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Murray CEO urges coal execs: Keep pressure on Trump, GOP to help our industry


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Murray CEO urges coal execs: Keep pressure on Trump, GOP to help our industry

Robert Murray says the Trump administration has to ensure that Senate Republicans stay on course in ushering in regulatory changes that will favor the coal industry.

"Mr. McConnell has done absolutely nothing for four years now. We needed someone like Donald Trump to shake things up," the CEO and president of Murray Energy Corp. said at the 2017 Coaltrans Conference in Miami on Feb. 2.

Murray said his focus on politics has become easier now that the Democrats are out of power federally, but that the coal industry still needs to make the Trump administration and Republican lawmakers, including Senate Majority Leader Mitch McConnell, R-Ky., work for them.

"We hope that our Republican friends in the Senate will step up for us," he said. "The House, I don't worry about."

Murray presented a wish list of actions he would like to see under the new administration, including the elimination of the Stream Protection Rule and the Clean Power Plan. "We got the stay, now we need to get it eliminated," he said about the latter.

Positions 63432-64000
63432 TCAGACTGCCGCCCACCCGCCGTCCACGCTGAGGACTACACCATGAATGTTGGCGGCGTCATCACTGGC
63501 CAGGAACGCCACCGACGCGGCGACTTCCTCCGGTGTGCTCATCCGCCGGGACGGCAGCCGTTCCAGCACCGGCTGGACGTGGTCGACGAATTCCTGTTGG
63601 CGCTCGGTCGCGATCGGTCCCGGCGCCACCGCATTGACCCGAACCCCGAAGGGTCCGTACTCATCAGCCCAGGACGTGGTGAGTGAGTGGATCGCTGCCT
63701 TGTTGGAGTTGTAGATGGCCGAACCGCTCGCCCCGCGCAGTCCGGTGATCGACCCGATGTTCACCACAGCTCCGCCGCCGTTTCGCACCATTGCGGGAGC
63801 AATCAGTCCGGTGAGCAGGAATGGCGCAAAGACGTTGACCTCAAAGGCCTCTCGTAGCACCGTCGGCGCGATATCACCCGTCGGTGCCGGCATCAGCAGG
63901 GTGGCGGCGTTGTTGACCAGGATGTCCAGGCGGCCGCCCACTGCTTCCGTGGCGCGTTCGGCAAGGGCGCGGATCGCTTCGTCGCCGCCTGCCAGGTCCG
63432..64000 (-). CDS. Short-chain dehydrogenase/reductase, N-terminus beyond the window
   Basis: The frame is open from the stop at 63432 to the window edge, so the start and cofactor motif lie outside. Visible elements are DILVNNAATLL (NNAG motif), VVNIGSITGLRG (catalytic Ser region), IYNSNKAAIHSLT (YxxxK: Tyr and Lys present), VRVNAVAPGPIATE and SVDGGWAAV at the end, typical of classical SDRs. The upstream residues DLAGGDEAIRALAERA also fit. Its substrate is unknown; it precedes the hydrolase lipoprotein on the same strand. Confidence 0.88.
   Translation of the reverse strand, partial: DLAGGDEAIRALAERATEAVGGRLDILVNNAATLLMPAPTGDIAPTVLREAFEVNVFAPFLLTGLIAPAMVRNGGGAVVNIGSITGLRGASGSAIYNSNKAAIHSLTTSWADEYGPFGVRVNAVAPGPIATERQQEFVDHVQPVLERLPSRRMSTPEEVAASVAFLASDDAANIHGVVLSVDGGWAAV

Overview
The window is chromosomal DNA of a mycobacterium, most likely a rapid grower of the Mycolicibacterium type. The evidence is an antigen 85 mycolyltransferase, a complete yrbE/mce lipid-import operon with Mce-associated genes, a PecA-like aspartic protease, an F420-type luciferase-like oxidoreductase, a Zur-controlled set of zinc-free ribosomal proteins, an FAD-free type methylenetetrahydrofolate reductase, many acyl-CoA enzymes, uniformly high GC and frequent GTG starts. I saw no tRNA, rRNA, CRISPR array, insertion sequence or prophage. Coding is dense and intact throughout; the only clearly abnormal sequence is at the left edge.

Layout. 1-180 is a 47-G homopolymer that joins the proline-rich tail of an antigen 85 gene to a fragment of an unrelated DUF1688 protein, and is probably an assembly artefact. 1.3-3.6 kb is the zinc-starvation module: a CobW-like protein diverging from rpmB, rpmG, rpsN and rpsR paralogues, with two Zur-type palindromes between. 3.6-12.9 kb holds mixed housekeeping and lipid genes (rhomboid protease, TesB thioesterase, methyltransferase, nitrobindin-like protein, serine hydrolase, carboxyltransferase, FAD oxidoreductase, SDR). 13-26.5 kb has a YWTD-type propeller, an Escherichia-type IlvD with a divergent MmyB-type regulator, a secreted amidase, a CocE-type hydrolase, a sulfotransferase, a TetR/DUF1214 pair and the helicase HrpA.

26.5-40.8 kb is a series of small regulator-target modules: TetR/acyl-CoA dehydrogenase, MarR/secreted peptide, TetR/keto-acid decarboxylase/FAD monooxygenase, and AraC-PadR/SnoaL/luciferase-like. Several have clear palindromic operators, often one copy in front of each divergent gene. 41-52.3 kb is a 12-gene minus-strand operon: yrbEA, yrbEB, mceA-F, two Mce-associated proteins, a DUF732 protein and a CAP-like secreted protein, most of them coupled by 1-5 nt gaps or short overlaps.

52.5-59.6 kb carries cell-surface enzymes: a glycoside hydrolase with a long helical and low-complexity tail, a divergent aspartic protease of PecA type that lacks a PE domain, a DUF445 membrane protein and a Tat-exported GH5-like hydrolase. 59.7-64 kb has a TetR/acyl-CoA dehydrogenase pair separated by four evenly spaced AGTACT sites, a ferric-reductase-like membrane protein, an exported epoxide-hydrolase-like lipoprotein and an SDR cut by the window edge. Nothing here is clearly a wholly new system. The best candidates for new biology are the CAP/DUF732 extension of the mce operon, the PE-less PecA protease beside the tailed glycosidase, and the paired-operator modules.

The House voted Feb. 1 to repeal the Stream Protection Rule, and the Senate is likely to pass a companion measure. Both Murray and CONSOL Energy Inc. are optimistic that the rollback could help their operations.

Murray also said the U.S. Mine Safety and Health Administration needs to be changed. "MSHA isn't about safety anymore. They're about politics."

The coal executive said the administration's pick to fill the vacant seat on the U.S. Supreme Court, Neil Gorsuch, was the top of some choices Murray recommended.

"He's the best man he could have picked for the industry," Murray said.

Murray had harsh words for carbon capture and storage technology, however. "[CCS] is a pseudonym for no coal. It doesn't work," he said.

Regardless of possible positive changes the Trump administration or Republican lawmakers could usher in, Murray said it is increasingly difficult to convince investors to get involved in coal. "This whole industry is now up in the air," he said.